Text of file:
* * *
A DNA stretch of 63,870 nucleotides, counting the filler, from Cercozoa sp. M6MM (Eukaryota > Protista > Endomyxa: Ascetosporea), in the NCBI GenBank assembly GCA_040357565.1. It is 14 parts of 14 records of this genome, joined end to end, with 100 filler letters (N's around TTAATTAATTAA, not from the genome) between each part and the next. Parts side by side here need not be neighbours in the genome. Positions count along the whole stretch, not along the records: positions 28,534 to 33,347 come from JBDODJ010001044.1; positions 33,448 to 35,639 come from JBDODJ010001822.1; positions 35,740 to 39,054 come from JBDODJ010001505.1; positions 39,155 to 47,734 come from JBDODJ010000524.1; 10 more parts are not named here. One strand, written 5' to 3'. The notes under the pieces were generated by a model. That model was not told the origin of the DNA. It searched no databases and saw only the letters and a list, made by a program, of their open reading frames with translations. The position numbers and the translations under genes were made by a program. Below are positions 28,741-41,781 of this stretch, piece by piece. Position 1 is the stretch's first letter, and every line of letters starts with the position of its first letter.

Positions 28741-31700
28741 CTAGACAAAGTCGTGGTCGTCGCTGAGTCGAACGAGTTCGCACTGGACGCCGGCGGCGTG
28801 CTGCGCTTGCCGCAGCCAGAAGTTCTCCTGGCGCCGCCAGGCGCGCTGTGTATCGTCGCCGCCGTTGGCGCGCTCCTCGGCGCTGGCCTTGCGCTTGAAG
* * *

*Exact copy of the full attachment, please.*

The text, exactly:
A DNA stretch of 63,870 nucleotides, counting the filler, from Cercozoa sp. M6MM (Eukaryota > Protista > Endomyxa: Ascetosporea), in the NCBI GenBank assembly GCA_040357565.1. It is 14 parts of 14 records of this genome, joined end to end, with 100 filler letters (N's around TTAATTAATTAA, not from the genome) between each part and the next. Parts side by side here need not be neighbours in the genome. Positions count along the whole stretch, not along the records: positions 28,534 to 33,347 come from JBDODJ010001044.1; positions 33,448 to 35,639 come from JBDODJ010001822.1; positions 35,740 to 39,054 come from JBDODJ010001505.1; positions 39,155 to 47,734 come from JBDODJ010000524.1; 10 more parts are not named here. One strand, written 5' to 3'. The notes under the pieces were generated by a model. That model was not told the origin of the DNA. It searched no databases and saw only the letters and a list, made by a program, of their open reading frames with translations. The position numbers and the translations under genes were made by a program. Below are positions 28,741-41,781 of this stretch, piece by piece. Position 1 is the stretch's first letter, and every line of letters starts with the position of its first letter.

Positions 28741-31700
28741 CTAGACAAAGTCGTGGTCGTCGCTGAGTCGAACGAGTTCGCACTGGACGCCGGCGGCGTG
28801 CTGCGCTTGCCGCAGCCAGAAGTTCTCCTGGCGCCGCCAGGCGCGCTGTGTATCGTCGCCGCCGTTGGCGCGCTCCTCGGCGCTGGCCTTGCGCTTGAAG